“The Odd Couple,”
8:31 p.m., CBS. This comedy tends to be quick, slick, funny ... and
overlooked. Tonight, Oscar dates the young nanny of his neighbor
Charlotte (Teri Hatcher); Emily insists that she and Felix finally do
something that she prefers.

“Scandal,” 9
p.m., ABC. Flashbacks show more about how Jake joined the bad guys.
Meanwhile, Olivia finally learns of his plan ... but it's already in
motion and she must hurry,

“American Grit,”
9 p.m., Fox. The problem with this reality show – alongside all the
macho speeches – is basic: The racing is fun, but the rest is
merely torture, seeing who will collapse first. That becomes brutally
obvious during the final minutes here, complete with an ice-water
immersion ordeal.

“Game of Silence,”
10 p.m., NBC. There's some solid drama, as three men investigate the
warden, guards and inmates who brutalized their boyhood. The show's
lone weakness is Gil, a character who is wildly overwrought. He
dominates this hour, re-visiting a former guard who's given key

TV column for Friday, April 22

“Hell's Kitchen,” 8 and 9 p.m., Fox.

Last week's episode
(rerunning at 8 p.m.) brought a surprise, with Gordon Ramsay dumping
two people instead of one. Departing were Jared Bobkin (the only
remaining guy) and Manda Palomino.

That leaves Ashley
Nickell, 27, of Orlando; Kristin Barone, 27, of Chicago; and Ariel
Malone, 26, of Hackensack, NJ. Tonight, they try some 40-minute
speed-cooking, then take turns working the hot plate for dinner
service. Afterward, Ramsay will decide which two are in next week's

II: “Dr. Ken,” 8:31 p.m., ABC.

In real life, Ken
Jeong's switch went smoothly: Fresh from his medical degree, he
started doing stand-up comedy during his residency in New Orleans. He
won a contest there and soon was full-time funny.

That doesn't make
good fiction, though, so now we get a variation: Dr. Ken's college
buddy (played by Jeff Ross) is a stand-up and urges him to give it a
try. In proper sitcom style, it doesn't go well.

ALTERNATIVE: “Mission Critical: Orangutan on the Edge,” 9 p.m.,
NatGeo Wild.

This is Earth Day,
which people take seriously. Disney usually opens a big-screen nature
film – this year's is being delayed until 2017 -- and NatGeo Wild
fills the night with specials.

Its reruns deal with
cougars (7 p.m.), leopards (8 and 11 p.m.) and the elephants that
survived Mozambique warfare (10 p.m.). And this new hour follows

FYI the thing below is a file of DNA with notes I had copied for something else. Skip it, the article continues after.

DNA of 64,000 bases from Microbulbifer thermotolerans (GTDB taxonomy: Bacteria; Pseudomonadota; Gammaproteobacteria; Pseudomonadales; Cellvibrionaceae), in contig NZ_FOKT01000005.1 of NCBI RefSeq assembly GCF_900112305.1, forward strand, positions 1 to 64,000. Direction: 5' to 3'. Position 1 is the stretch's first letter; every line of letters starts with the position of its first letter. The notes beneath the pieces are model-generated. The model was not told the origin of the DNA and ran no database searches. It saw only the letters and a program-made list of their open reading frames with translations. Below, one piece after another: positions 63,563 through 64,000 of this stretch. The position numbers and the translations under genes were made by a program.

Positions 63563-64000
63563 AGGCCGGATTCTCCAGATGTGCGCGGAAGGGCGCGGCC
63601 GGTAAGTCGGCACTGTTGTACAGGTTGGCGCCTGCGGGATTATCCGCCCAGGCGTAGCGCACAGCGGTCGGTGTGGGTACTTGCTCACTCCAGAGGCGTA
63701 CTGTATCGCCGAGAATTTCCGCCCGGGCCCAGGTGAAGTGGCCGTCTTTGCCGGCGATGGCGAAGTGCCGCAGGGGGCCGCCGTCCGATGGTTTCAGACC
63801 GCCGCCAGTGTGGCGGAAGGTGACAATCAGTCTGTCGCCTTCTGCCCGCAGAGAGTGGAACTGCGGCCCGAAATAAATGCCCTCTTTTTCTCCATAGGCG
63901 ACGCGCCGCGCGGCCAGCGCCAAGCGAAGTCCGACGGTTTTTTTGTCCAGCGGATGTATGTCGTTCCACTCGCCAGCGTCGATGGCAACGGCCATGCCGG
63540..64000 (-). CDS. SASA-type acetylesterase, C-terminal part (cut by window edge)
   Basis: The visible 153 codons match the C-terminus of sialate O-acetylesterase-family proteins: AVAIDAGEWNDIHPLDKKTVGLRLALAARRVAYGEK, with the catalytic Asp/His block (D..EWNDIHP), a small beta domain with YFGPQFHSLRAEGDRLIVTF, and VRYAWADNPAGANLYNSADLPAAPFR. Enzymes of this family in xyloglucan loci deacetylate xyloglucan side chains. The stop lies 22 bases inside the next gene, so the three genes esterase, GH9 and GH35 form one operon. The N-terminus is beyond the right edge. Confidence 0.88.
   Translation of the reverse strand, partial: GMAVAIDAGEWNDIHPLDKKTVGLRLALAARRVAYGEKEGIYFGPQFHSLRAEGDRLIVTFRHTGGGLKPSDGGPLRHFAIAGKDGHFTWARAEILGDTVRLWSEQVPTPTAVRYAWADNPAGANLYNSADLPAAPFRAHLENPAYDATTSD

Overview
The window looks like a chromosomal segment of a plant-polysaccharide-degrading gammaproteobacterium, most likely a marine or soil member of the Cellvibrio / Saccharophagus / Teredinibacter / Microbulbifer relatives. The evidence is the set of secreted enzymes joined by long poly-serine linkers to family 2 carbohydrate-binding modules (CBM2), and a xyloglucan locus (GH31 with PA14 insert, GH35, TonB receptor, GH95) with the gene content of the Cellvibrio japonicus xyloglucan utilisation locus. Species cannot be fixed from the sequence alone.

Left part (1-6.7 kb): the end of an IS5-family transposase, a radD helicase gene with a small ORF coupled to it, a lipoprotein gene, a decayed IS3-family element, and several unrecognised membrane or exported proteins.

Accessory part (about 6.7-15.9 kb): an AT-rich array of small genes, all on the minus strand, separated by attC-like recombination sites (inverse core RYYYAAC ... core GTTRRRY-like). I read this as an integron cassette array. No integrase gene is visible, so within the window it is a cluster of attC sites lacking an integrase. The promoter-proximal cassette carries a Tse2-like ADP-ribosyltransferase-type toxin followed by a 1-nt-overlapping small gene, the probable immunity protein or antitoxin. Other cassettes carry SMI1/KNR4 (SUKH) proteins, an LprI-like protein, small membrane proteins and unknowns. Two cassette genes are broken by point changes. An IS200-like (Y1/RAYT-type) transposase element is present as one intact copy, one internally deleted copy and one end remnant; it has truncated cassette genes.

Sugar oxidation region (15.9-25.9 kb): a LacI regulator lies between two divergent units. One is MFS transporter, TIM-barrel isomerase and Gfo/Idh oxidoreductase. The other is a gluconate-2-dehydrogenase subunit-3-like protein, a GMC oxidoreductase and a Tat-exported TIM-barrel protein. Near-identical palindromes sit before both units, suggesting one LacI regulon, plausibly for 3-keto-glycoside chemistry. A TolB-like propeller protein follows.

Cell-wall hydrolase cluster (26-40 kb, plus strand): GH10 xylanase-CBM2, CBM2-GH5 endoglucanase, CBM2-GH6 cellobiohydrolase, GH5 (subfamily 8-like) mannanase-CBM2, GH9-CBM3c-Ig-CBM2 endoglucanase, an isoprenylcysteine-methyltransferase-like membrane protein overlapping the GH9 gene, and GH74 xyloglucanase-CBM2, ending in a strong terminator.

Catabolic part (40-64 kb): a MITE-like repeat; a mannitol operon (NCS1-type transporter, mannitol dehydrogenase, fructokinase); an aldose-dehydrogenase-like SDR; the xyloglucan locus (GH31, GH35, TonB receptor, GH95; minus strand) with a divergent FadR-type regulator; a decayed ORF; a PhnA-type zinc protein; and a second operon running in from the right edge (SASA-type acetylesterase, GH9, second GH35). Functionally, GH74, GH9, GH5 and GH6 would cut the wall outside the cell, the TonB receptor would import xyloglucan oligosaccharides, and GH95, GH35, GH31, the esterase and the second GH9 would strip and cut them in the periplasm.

biologist Tim Laman and his wife, Cheryl Knott, as he photographs
rain-forest orangutans. There are some rare views from a treetop
camera; also, there's an involving chance to follow one orangutan
female through tragedy and romance.

Other choices

“Thunderbirds Are
Go,” any time, Amazon. Back in the 1960s, some kids were wowed by
the science-fiction action delivered by “Thunderbirds”
marionettes. This new version – following a rescue team in 2060 –
switches to computer animation and seems ... well, adequate.

“The Amazing
Race,” 8 p.m., CBS. For the second time, Cole LaBrant – known for
his six-second comedy videos on Vine – finished in last place with
his mother Shari ... and for the second time, they found it was a
non-elimination round. Now the six duos continue, with Frisbee stars
Brodie Smith and Kurt Gibson in first place.

“Last Man
Standing,” 8 p.m., ABC. Wrapping up its season a month early (as
does “Dr. Ken”), this has Mike (Tim Allen) getting a surprise
party to celebrate his 25th anniversary working at Outdoor

“Wreck-It Ralph”
(2012), 8-10 p.m., Disney. This cleverly written animated film – a
videogame bad-guy tries to change -- leads a night filled with
entertaining films. Also at 8 are “The Help” (2011) on CMT,
“Avatar” (2009) on FX and Eddie Murphy's triumphant “Beverly
Hills Cop” (1984) on IFC.

“Grimm,” 9 p.m.,
NBC. New kinds of monsters keep finding Portland. This one seems to
liquify and remove all its prey's bones.

“Hawaii Five-0,”
9 p.m., CBS. A chemical spill helps six inmates – including Kono's
husband Adam – escape.

“Time Traveling
Bong,” 9:30-11 p.m., Comedy Central. If you missed the first two
parts, catch them at 9:30 and10. The first – with a close call in
old Salem – is quite funny; the second starts poorly (in caveman
days), then gets better. Then fhe finale debuts at 10:30, leaping
from old Greece to the future, ruled by a company a lot like
Monsanto. There's a sharp ending to a goofy-but-fun tale.

“Blue Bloods,”
10 p.m., CBS. In a rerun of the season-opener, there are rumors of a
terrorist attack on New York. Frank (Tom Selleck) puts his police
force on high alert.